By Stephen Dafoe
Morinville – After presenting their case to Morinville Town Council Tuesday night, a group of local parents who have requested the Greater St. Albert Catholic Regional Division (GSACRD) to follow the general provincial curriculum in Morinville schools rather than the Catholic separate curriculum brought their case to the Alberta Legislature Wednesday afternoon. Donna Hunter, Marjorie Kirsop, Jesica Logan and David Redman were introduced to the legislature by Calgary Buffalo MLA Kent Hehr.
During question period Hehr asked Dave Hancock, Alberta’s Minister of Education and current Deputy House Leader if he felt it was acceptable there was no secular option in Morinville public schools, to which the minister simply replied no.
Hancock went on to say the situation in the Greater St. Albert Catholic public board was a bit of an anomaly in Alberta.
“It’s the one area of the province where the minority faith board is actually the Protestant board and the public board is stated to be a Catholic board,” Hancock said. “But there’s no question that as the public board they have an obligation to provide educational opportunities in all ranges to all students in that area. So while it is stated to be a Catholic board, it is, in fact, the overarching board for that area, and it has the responsibility to deal with the issues and concerns that have been raised.
In answering Hehr’s next question, Hancock went on to say the solution to the issue was not to be found in the forthcoming Education Act and that the current School Act is clear on the roles and responsibilities of the board and they would “have to come to an appropriate resolution to provide the appropriate schooling opportunities for those children” whose parents are seeking a non-faith-based public education.
Donna Hunter, spokesperson for the group of Morinville parents told Morinvillenews.com in an e-mail Thursday she was not satisfied with Minister Hancock’s response to MLA Hehr’s second and third question.
“I have heard the term anomaly over and over like it is a justifiable reason to deny Charter rights,” Hunter wrote. Minister Hancock states ‘the minority faith board is actually the Protestant board’. There is no minority faith board in Morinville, only in St. Albert. We have no board but the public board that is stated to be the Catholic board.
Hunter went on to say Minister Hancock acknowledge GSACRD’s responsibility to the parents but said he knows the board has formally refused to deal with the issue.
The local mother was also troubled by the Minister’s claim that solutions were not to be found in the province’s forthcoming Education Act.
“That is an about face from his statement to the Edmonton Journal on December 20 that said Morinville parents should look to the new act where the Minister may have the authority to switch school designations when they no longer reflect the minority faith population,” she said. “That authority has been scraped from the proposed act.”
Below is a complete transcript of the issue as presented in the Alberta Legislature Wednesday afternoon.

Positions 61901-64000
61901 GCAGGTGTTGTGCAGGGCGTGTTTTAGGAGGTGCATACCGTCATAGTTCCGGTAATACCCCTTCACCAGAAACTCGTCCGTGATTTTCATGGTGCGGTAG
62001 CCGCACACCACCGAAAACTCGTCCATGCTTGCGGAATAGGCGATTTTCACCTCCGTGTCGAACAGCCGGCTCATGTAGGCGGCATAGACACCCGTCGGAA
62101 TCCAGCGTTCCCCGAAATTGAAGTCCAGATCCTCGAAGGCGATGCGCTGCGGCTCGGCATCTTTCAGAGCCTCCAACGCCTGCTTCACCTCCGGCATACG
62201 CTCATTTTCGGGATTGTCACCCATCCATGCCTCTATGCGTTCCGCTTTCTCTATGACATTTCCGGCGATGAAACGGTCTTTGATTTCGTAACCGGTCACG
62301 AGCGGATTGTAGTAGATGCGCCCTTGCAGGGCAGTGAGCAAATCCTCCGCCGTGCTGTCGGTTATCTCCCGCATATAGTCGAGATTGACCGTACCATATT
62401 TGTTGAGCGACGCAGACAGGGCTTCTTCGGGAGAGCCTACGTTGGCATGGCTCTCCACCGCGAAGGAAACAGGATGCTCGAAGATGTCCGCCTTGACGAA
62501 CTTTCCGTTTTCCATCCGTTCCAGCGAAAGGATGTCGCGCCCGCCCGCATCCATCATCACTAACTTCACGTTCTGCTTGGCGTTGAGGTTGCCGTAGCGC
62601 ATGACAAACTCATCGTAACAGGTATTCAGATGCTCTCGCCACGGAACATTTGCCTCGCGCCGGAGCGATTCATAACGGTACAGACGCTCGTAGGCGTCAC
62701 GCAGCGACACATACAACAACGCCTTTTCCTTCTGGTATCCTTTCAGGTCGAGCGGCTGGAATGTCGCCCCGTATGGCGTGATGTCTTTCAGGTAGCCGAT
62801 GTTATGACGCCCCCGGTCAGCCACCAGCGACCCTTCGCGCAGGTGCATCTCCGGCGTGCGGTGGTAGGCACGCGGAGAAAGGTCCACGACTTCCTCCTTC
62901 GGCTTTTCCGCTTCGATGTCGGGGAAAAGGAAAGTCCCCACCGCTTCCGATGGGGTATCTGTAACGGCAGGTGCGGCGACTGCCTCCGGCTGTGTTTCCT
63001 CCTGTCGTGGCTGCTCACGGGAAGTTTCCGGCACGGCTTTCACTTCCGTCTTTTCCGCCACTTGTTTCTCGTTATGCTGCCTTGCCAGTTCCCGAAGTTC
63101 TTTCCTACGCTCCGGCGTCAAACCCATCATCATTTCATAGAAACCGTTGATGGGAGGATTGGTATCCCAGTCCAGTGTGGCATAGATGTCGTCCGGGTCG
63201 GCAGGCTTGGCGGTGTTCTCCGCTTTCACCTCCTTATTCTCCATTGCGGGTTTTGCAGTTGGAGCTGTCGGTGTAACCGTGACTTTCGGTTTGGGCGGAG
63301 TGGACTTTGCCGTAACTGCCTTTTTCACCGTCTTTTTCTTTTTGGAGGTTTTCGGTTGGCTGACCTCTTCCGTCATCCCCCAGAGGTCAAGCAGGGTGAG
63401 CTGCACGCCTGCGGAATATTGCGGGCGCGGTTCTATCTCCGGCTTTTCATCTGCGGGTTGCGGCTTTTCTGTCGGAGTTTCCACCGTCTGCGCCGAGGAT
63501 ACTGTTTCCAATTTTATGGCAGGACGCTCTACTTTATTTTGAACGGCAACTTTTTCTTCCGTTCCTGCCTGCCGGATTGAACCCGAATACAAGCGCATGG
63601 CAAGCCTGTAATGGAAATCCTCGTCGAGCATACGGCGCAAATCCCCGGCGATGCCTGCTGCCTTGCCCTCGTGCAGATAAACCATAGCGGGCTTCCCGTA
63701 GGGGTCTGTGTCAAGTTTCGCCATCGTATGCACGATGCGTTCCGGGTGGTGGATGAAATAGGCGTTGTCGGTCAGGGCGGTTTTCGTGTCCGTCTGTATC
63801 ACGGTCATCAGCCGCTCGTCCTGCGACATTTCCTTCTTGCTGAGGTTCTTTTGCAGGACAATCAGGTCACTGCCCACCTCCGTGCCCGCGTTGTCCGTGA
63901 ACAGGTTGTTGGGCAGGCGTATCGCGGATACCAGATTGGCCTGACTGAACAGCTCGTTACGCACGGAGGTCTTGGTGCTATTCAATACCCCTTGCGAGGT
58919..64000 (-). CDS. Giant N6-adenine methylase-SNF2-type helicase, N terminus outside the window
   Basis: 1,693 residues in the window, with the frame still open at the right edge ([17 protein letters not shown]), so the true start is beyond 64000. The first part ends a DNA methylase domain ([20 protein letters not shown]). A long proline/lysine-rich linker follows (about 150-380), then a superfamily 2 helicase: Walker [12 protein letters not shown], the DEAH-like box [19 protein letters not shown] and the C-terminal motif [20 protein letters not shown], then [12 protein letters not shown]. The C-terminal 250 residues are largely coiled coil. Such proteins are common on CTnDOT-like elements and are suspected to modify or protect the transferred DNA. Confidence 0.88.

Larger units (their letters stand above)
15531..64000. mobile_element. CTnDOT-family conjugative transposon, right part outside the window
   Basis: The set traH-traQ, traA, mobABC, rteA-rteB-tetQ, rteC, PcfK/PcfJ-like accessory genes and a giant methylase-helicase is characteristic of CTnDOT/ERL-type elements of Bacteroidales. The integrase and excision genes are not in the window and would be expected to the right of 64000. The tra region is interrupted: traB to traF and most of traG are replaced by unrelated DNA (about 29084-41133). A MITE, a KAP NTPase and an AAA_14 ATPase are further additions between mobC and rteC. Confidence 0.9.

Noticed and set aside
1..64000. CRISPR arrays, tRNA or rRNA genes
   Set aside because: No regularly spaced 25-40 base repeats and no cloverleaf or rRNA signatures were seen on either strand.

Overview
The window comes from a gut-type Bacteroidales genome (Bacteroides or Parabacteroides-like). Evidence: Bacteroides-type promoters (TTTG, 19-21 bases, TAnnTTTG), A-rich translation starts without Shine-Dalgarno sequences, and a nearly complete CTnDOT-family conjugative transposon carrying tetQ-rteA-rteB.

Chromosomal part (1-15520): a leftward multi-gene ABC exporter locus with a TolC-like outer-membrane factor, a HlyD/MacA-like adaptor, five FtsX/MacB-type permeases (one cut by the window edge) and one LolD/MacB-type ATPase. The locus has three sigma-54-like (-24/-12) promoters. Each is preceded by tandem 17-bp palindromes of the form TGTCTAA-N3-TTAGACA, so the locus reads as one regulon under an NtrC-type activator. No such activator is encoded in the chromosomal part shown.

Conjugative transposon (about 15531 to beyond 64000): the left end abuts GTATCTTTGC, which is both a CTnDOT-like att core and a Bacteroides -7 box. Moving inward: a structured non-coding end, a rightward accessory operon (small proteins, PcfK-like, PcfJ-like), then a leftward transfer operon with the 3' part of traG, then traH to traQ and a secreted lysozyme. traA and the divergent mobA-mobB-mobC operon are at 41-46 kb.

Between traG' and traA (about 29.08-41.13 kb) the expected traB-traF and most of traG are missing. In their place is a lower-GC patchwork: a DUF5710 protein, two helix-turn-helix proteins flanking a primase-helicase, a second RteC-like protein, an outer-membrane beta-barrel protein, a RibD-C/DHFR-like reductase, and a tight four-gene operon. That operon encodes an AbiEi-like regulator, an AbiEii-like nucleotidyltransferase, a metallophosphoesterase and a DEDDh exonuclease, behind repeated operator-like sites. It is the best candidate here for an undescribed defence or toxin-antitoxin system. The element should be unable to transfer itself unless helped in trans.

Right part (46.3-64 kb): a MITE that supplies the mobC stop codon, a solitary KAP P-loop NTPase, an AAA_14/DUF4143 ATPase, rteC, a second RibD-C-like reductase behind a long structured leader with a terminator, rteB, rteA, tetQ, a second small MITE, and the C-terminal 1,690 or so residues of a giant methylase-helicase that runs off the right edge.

Mr. Hehr: Mr. Speaker, it’s my pleasure to introduce to you and through you to all members a delegation of concerned parents from the town of Morinville. I will ask my guests to please rise as I say their names: Mrs. Donna Hunter, Mrs. Marjorie Kirsop, Mrs. Jesica Logan, and Mr. David Redman. My guests have come here today in support of a secular public education option in Morin-ville. Please offer them the traditional warm welcome of this Assembly.
Secular Public Education in Greater St. Albert
Mr. Hehr: Thank you, Mr. Speaker. Parents in Morinville have no option but to send their children to Roman Catholic schools, where religion informs every aspect of what they learn. A group of concerned parents want a public secular education option in their town. To the Minister of Education: does the minister think it’s acceptable that there is no option for secular public education for parents and students in an entire town?
Mr. Hancock: No, Mr. Speaker.
The Speaker: The hon. member.
Mr. Hehr: Thank you, Mr. Speaker. Given that parents in Morinville filed an appeal with your office some four weeks ago, what is the status of this appeal, and will you be responding to the St. Albert school board in this regard?
Mr. Hancock: Mr. Speaker, we have in the Greater St. Albert Catholic public board a bit of an anomaly in the province. It’s the one area of the province where the minority faith board is actually the Protestant board and the public board is stated to be a Catholic board. But there’s no question that as the public board they have an obligation to provide educational opportunities in all ranges to all students in that area. So while it is stated to be a Catholic board, it is, in fact, the overarching board for that area, and it has the responsibility to deal with the issues and concerns that have been raised.
The Speaker: The hon. member.
Mr. Hehr: Well, thank you, Mr. Speaker. Regardless of the fact that this anomaly is only happening in one jurisdiction in Alberta, will your new education act contain a solution for these residents of Alberta?
Mr. Hancock: Mr. Speaker, this isn’t a situation for the education act. It’s pretty clear in the School Act as it is now and will be clear in the education act going forward that local boards have roles and responsibilities and have to operate within and fulfill those roles and responsibilities. They have a responsibility in this area. As I understand it, they’re engaged in discussion with the individuals involved. I’ve been apprised of those discussions. I’ve talked to the parties involved as well as the school board, and they will have to come to an appropriate resolution to provide the appropriate schooling opportunities for those children